La Chaumière Announces It Will Remain in Georgetown Another 10 Years

Co-owner Martin Lumet talks about the future of the restaurant, but acknowledges patrons’ resistance to change.

Photograph by Carol Ross Joynt.

In a situation that’s more lease revival than lease renewal, Georgetown’s venerable La Chaumière restaurant announced it will serve its loyal patrons their beloved cassoulet, quenelles, and calf’s liver for another ten years. The co-owner of the French restaurant, Martin Lumet, said he’s not kidding about the cassoulet. “If one day I am out of cassoulet, I get phone calls, e-mails,” he says. “They want to know, ‘How could you be out of cassoulet?’”

La Chaumière was opened in 1976 by Gerard Pain, who sold it to Lumet and chef Patrick Orange in 2006. They renewed the lease in 2011, but then had to deal with tax issues that arose between the building’s owner and the city. The restaurant’s fate was in doubt. Now, Lumet says, the landlord has resolved the issues with the DC Office of Tax and Revenue, and it’s all clear for the next decade.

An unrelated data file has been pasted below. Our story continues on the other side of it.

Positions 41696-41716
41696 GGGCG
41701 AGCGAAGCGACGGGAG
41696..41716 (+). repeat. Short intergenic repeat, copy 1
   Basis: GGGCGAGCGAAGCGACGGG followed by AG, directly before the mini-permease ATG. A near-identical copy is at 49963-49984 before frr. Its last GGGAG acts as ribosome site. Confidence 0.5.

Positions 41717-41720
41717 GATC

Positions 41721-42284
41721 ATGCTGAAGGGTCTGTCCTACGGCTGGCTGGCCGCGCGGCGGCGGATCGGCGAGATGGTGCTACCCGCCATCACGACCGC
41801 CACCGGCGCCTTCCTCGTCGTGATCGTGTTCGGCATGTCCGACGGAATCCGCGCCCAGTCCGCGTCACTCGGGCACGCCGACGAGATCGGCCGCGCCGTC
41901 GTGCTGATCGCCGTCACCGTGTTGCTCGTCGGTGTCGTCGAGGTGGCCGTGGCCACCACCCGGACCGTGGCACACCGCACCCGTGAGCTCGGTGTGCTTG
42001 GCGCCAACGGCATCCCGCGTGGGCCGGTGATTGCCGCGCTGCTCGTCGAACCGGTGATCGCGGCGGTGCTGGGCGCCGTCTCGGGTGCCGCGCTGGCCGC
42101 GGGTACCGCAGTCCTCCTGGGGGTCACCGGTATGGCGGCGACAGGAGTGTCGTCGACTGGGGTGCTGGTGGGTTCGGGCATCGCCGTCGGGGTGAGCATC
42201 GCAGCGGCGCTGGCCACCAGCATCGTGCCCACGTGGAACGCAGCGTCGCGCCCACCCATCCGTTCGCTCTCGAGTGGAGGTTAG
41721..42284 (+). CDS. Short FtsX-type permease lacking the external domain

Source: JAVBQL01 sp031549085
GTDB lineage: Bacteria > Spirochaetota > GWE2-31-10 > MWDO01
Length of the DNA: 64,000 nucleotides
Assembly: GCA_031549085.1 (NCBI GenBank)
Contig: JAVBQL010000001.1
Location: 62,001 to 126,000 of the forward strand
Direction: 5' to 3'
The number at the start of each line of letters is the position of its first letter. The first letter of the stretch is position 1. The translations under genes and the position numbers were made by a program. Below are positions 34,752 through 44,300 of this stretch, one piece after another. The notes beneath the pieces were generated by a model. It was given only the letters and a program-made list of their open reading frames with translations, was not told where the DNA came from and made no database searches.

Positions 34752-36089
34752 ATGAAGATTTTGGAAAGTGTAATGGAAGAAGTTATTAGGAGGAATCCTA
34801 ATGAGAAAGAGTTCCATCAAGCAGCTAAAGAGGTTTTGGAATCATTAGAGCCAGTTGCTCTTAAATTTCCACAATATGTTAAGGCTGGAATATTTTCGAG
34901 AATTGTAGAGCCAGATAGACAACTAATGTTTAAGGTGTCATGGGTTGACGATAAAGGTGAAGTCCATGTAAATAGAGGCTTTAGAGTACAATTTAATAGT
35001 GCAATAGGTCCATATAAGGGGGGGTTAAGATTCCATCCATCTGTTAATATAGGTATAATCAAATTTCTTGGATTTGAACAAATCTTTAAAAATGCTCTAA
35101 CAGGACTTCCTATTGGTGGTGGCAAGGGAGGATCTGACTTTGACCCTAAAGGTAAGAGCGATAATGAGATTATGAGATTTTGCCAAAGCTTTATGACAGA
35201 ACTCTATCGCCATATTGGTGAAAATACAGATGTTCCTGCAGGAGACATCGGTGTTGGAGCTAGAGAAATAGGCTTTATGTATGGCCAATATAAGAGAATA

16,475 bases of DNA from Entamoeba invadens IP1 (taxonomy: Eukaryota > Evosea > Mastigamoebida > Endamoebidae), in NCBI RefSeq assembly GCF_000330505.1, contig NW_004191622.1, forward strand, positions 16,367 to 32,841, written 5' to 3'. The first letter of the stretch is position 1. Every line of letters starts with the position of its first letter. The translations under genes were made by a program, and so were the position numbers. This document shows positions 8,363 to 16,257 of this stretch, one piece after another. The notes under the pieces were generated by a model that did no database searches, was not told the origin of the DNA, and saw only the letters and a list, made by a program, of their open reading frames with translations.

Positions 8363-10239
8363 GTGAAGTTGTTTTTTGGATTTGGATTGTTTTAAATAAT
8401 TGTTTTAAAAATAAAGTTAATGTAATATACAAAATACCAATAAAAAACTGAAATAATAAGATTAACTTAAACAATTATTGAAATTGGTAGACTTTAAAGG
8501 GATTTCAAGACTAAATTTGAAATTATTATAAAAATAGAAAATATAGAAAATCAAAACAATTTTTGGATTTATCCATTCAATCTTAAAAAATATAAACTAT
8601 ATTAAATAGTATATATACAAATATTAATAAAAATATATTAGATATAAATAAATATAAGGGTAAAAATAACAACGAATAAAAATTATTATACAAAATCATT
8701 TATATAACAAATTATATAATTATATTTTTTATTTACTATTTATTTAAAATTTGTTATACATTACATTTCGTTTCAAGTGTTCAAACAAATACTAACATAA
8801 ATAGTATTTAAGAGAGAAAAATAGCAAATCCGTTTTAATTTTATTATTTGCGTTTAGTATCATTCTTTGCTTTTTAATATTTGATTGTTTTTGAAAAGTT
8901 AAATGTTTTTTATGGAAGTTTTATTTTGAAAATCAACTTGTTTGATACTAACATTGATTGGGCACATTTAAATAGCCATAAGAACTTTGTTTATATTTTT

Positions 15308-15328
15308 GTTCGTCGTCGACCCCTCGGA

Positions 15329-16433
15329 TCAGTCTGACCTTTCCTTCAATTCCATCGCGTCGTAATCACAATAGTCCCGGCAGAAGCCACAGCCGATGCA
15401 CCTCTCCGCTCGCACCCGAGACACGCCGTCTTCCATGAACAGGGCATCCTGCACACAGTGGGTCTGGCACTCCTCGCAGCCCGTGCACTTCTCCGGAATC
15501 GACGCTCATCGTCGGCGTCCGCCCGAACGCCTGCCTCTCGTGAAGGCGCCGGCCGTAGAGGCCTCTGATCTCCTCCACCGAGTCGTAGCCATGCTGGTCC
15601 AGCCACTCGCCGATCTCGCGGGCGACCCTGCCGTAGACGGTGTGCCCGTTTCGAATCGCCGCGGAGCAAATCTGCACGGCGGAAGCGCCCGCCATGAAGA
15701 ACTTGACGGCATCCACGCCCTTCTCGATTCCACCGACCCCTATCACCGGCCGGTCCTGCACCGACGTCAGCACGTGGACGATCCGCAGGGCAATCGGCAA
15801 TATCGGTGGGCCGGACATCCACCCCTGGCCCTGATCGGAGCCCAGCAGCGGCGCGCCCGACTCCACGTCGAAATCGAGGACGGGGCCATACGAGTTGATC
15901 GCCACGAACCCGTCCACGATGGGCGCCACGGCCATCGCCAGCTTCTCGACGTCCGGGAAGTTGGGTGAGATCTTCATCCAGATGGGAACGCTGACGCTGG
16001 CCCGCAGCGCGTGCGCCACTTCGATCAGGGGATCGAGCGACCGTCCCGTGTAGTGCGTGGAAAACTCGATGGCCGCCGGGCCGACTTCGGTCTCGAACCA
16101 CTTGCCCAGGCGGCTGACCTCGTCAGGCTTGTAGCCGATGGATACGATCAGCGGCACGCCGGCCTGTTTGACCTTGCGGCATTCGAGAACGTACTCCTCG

In the list of Georgetown restaurants, La Chaumière is the quiet power spot, the hangout of the cave dwellers and old guard. It’s one of the last of the white-tablecloth bistros, where provenance is more important than flash. On any given night, sitting at one of the choice tables near the fireplace might be Secretary of State John Kerry, Secretary of Defense Chuck Hagel, lawyers Brendan Sullivan, Bob Bennett, or Tommy Boggs, architect Hugh Jacobsen, or Ben Bradlee and Sally Quinn. One famous night, Michael Douglas and Catherine Zeta-Jones walked in and settled in a banquette in the back.

Now that Lumet is assured of his lease for another ten years, we wondered whether he plans any changes. Lumet is adamant: No. He says his customers know what they like. “It’s true. My clientele doesn’t like change. I’ve received very severe warnings from them. I guess we won’t be serving sushi anytime soon.”